Photonics/Optics

Two-Photon-Absorption Scheme for Optical Beam Tracking

This approach reduces cost for free-space optical communication receivers. NASA’s Jet Propulsion Laboratory, Pasadena, California A new optical beam tracking approach for free-space optical communication links using two-photon absorption (TPA) in a high-bandgap detector material was demonstrated. This tracking scheme is part of the canonical architecture described in the preceding article. TPA is used to track a long-wavelength transmit laser while direct absorption on the same sensor simultaneously tracks a shorter-wavelength beacon. The TPA responsivity was measured for silicon using a PIN photodiode at a laser beacon wavelength of 1,550 nm. As expected, the responsivity shows a linear dependence with incident power level. The responsivity slope is 4.5 × 10–7 A/W2. Also, optical beam spots from the 1,550-nm laser beacon were characterized on commercial charge-coupled device (CCD) and complementary metal-oxide semiconductor (CMOS) imagers with as little as 13.7 μW of optical power (see figure). This new tracker technology offers an innovative solution to reduce system complexity, improve transmit/receive isolation, improve optical efficiency, improve signal-to-noise ratio (SNR), and reduce cost for free-space optical communications transceivers.

Posted in: Photonics, Briefs, ptb catchall, Tech Briefs, Photonics

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On Calculating the Zero-Gravity Surface Figure of a Mirror

As well as gravity reversing between two configurations, mount forces must reverse to within the St. Venant scale.An analysis of the classical method of calculating the zero-gravity surface figure of a mirror from surface-figure measurements in the presence of gravity has led to improved understanding of conditions under which the calculations are valid. In this method, one measures the surface figure in two or more gravity-reversed configurations, then calculates the zero-gravity surface figure as the average of the surface figures determined from these measurements. It is now understood that gravity reversal is not, by itself, sufficient to ensure validity of the calculations: It is also necessary to reverse mounting forces, for which purpose one must ensure that mounting-fixture/mirror contacts are located either at the same places or else sufficiently close to the same places in both gravity-reversed configurations. It is usually not practical to locate the contacts at the same places, raising the question of how close is sufficiently close. The criterion for sufficient closeness is embodied in the St. Venant principle, which, in the present context, translates to a requirement that the distance between corresponding gravity-reversed mounting positions be small in comparison to their distances to the optical surface of the mirror.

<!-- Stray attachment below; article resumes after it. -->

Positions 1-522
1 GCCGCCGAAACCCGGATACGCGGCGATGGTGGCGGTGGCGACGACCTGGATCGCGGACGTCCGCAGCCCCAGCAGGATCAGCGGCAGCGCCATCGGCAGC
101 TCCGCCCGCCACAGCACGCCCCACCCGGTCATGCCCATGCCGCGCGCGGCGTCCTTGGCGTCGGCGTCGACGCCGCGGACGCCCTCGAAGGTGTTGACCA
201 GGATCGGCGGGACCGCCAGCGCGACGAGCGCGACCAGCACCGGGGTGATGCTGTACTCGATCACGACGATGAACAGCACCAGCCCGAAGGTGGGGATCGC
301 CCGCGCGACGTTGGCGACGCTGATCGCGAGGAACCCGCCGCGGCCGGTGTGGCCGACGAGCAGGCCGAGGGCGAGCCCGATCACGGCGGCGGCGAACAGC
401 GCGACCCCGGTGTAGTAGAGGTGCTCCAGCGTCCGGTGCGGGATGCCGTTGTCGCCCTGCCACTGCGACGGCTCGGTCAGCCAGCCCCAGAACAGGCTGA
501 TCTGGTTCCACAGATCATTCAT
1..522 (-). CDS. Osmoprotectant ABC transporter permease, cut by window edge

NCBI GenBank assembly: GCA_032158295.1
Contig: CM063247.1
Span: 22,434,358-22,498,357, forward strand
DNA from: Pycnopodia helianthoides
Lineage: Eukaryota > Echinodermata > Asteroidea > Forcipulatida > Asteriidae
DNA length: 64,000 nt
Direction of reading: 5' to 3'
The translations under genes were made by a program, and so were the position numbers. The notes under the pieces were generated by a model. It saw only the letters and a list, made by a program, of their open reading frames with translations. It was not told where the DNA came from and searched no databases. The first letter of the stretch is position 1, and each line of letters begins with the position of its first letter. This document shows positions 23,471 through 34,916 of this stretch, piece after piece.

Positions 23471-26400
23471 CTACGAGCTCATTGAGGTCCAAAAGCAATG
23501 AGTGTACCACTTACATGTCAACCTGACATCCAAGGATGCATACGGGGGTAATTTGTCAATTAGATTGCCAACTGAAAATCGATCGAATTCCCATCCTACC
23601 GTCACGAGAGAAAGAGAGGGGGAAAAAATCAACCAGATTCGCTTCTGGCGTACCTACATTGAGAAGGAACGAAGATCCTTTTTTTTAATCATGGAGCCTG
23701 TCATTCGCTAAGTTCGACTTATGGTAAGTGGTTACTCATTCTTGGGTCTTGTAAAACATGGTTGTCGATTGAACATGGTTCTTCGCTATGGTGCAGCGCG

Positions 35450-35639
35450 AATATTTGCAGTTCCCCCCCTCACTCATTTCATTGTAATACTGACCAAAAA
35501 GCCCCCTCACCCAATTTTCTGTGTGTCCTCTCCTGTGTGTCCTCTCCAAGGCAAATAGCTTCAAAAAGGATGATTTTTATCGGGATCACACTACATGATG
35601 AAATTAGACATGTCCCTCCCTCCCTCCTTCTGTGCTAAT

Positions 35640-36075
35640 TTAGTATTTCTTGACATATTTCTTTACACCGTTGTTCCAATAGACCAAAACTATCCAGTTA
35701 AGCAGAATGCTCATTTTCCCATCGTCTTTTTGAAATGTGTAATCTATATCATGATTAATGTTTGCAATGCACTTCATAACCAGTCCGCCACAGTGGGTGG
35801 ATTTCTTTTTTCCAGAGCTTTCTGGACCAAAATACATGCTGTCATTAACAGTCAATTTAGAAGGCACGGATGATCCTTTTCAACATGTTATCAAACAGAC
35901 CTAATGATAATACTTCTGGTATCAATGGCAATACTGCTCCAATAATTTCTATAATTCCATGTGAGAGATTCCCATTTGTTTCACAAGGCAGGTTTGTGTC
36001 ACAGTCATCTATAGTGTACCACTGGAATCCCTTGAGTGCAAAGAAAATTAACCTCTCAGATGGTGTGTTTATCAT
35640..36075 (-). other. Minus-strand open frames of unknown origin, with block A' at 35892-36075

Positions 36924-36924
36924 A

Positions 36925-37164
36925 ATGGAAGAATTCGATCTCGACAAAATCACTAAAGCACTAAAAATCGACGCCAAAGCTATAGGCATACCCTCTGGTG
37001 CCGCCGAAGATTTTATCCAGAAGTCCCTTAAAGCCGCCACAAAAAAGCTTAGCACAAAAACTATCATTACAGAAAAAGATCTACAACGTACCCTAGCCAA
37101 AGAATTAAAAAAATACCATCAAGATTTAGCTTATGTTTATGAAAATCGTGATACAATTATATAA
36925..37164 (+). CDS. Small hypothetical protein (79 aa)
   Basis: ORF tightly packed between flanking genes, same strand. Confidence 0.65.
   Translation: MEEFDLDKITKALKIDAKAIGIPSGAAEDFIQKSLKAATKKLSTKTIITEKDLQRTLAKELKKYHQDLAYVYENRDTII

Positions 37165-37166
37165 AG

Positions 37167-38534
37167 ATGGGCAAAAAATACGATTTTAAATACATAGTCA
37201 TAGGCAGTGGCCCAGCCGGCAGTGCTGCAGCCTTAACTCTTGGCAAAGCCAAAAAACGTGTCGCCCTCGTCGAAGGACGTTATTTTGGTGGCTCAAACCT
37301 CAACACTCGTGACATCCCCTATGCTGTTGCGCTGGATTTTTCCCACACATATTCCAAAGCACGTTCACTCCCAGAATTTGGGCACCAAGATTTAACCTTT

Posted in: Photonics, Briefs, Photonics

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Fiber-Coupled Planar Light-Wave Circuit for Seed Laser Control in High Spectral Resolution Lidar Systems

The compact, efficient, and reliable design enables use on small aircraft and satellites.Precise laser remote sensing of aerosol extinction and backscatter in the atmosphere requires a high-power, pulsed, frequency doubled Nd:YAG laser that is wavelength-stabilized to a narrow absorption line such as found in iodine vapor. One method for precise wavelength control is to injection seed the Nd:YAG laser with a low-power CW laser that is stabilized by frequency converting a fraction of the beam to 532 nm, and to actively frequency-lock it to an iodine vapor absorption line. While the feasibility of this approach has been demonstrated using bulk optics in NASA Langley’s Airborne High Spectral Resolution Lidar (HSRL) program, an ideal, lower cost solution is to develop an all-waveguide, frequency-locked seed laser in a compact, robust package that will withstand the temperature, shock, and vibration levels associated with airborne and space-based remote sensing platforms.